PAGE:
The Meramec Valley History Museum has elected new officers and is preparing for relocation of its collection to a temporary home.

Former Pacific Mayor Jeff Titter, who founded the museum when he was an alderman, was elected museum president.

Edith McLaren was elected vice president and Donna Graham was elected treasurer. Jeannie Bandermann was elected secretary, but she declined the office and resigned from the museum committee board.

The Meramec Valley School District has agreed for the museum collection to be stored at the Community School, 413 W. Union. Aldermen approved the move at their Jan. 21 meeting.

In taking the helm of the museum, Titter said he is focusing on preserving the items in the collection and working with city officials to locate and secure a permanent home for the history museum. The museum has more than proven itself as a valuable asset to the community, he said.

“In 15 years, the museum committee has come a long way and became an important part of our city,” Titter said. “When I asked Mayor Jill Pigg to form the committee in 1999, I didn’t know if there would be any interest or what kind of items would be donated, but the response was overwhelming and the donations flooded in.

“I think the museum has been educational for many people including the city officials, the members and public,” he added.

Titter said the museum had gone beyond his early expectations, displaying memorabilia for a wide audience that shows the importance of the Meramec Valley region in the areas of transportation, industry and the military.

“We have had people from all walks of life come into the museum and I think a lot of them were shocked by the amount of items we had collected and surprised of all the history that surrounds the region,” he said.

Sale of the temporary home of the museum and storing the collected items won’t change the mission of the history committee that oversees the museum, the founder said.

“I want to reassure people that all items are being carefully packed away and inventoried before being placed in containers to be stored in a secure facility,” Titter said. “I just want to say I appreciate everything the city has provided us. Without the support of the mayor, board of aldermen and city administrator we couldn’t have had a museum for the past six years and the hope of finding a new location to reopen.

“Right now we want to focus on the packing and inventorying items before we begin to map out the exact plan for the museum, but the committee looks forward to working with the mayor and board of aldermen in finding a suitable location for the museum and our path forward,” he said. “I think the committee should go into the discussion with an open mind and consider all options available to us.”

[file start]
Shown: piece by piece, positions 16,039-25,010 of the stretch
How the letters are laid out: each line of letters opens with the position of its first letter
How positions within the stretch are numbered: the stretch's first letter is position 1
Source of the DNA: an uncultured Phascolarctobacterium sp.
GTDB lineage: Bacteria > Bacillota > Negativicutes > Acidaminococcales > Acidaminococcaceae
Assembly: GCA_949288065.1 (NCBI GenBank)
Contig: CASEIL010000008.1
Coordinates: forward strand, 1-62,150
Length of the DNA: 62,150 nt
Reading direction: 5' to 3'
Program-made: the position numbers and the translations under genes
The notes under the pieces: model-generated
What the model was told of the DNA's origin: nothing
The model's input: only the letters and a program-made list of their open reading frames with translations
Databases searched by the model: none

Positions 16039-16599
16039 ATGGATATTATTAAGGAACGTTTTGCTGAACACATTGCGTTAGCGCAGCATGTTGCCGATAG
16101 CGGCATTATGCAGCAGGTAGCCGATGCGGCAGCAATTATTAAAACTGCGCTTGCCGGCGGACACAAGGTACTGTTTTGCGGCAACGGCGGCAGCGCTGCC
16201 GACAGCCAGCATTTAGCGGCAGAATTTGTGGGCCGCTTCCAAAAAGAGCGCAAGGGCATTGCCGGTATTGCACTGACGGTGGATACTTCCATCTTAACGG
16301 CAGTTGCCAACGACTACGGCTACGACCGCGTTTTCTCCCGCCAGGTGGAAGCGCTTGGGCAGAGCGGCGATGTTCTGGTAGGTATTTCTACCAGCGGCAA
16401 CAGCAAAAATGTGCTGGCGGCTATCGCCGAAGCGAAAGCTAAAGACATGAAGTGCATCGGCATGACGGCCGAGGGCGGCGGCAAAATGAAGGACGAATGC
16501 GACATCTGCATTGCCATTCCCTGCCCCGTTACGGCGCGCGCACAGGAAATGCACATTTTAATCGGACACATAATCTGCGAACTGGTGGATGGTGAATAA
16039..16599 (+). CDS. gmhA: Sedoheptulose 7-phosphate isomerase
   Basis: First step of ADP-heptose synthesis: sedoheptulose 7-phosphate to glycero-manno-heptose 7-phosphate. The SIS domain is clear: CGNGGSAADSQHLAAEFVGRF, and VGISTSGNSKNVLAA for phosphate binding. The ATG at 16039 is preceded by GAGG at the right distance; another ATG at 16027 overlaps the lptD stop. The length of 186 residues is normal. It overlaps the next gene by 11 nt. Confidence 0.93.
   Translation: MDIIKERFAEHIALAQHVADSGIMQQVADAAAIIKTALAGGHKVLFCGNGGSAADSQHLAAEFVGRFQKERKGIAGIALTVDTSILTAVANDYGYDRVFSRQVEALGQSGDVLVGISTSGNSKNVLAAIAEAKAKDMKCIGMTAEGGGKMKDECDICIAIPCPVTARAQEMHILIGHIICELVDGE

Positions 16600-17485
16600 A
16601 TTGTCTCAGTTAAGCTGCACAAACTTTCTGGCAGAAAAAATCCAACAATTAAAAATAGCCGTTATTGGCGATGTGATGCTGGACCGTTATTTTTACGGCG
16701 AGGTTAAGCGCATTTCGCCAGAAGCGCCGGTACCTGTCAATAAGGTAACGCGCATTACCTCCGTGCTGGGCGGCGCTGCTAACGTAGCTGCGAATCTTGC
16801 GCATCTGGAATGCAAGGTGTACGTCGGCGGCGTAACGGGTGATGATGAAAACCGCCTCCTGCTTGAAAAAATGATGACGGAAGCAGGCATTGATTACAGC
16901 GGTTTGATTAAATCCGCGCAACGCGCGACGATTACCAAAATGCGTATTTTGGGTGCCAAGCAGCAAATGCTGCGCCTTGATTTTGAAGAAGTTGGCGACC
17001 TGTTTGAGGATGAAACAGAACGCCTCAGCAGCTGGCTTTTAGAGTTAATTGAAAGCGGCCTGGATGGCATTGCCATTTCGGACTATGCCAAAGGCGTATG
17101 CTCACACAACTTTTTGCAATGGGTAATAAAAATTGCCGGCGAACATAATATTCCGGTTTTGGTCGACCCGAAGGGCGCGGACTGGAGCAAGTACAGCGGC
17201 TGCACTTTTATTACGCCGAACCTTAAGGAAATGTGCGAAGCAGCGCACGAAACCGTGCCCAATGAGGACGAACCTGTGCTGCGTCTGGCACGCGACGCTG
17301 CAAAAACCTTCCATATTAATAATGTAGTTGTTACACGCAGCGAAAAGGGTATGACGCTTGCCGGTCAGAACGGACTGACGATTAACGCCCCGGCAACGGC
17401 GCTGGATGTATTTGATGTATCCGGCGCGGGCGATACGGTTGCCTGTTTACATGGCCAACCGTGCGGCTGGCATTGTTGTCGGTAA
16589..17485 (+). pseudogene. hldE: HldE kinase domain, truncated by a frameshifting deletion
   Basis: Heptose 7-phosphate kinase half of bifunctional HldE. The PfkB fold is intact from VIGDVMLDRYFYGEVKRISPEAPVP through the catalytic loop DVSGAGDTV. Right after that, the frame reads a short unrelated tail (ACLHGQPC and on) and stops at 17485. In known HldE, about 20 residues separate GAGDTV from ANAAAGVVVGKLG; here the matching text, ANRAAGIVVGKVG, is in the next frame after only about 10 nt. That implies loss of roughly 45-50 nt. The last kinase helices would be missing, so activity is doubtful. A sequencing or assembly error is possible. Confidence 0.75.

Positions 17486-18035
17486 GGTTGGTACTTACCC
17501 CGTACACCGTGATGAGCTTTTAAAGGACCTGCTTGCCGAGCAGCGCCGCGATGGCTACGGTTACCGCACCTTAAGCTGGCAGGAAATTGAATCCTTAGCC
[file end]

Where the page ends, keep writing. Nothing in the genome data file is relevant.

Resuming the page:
Titter credits Janet Daniel, Therissa Schlemper, Carol Johnson, Donna Graham, Don Graham, Edith McLaren, Brenda Wiesehan and Chris Niemoeller with carefully packing the items.

One positive thing that could come out of the relocation is a new home large enough to accommodate the growing collection.

“Some of the (history museum committee) members have expressed to me the desire to have a location that has more room to display and store items and to create a place that informs and educates the people who visit and honors our rich history,” Titter said.

Early Leaders

A museum could not grow its collection and showcase the importance of the past without the dedication and labor of individuals who valued local history, Titter said.

“I do want to acknowledge Hilda and Jeannie Bandermann,” he said. “Without their hard work and dedication the museum would not have been so successful.

They were here from the beginning, day in and day out, working long hours and most of the time seven days a week, and when I said they were here from the beginning I mean it.

“Hilda and her husband Glenn donated the first item to be displayed in the case at city hall. Hilda took over the presidency of the committee after I was elected mayor in 2002 and oversaw the opening of the museum in the Wolf house on Union Street, and Jeannie was right there with her the entire time and became a dedicated member and museum secretary.”

One element of the museum in particular that helped turn a small local museum into an educational tool was the collection of materials on local veterans.

“Jeannie established the Veterans Hall of Honor, displaying military uniforms, medals and pictures of all the veterans from the area that had served in the Armed Forces,” Titter said. “It is an impressive collection of photos. Their (mother and daughter) contribution to the museum and the community were invaluable and will not be forgotten.”

The museum also housed an extensive private archive assembled by Janet Daniel, Gray Summit, who amassed local news stories, local books, family histories and photographs and obituaries from the entire Meramec Valley.

Daniel introduced a professional museum accessioning process that recorded each item owned by the museum along with the details of its acquisition and its ownership history.

As museum volunteers, Daniel and Therissa Schlemper, also interviewed residents to assemble local history stories that became part of the museum collection.

All this work will continue to be the focus of the museum, according to Pacific officials.

Speaking at the Jan. 21 board of aldermen meeting, Mayor Herb Adams said the city is committed to the museum and after carefully relocating the collection will begin a search for a permanent location for the exhibit items.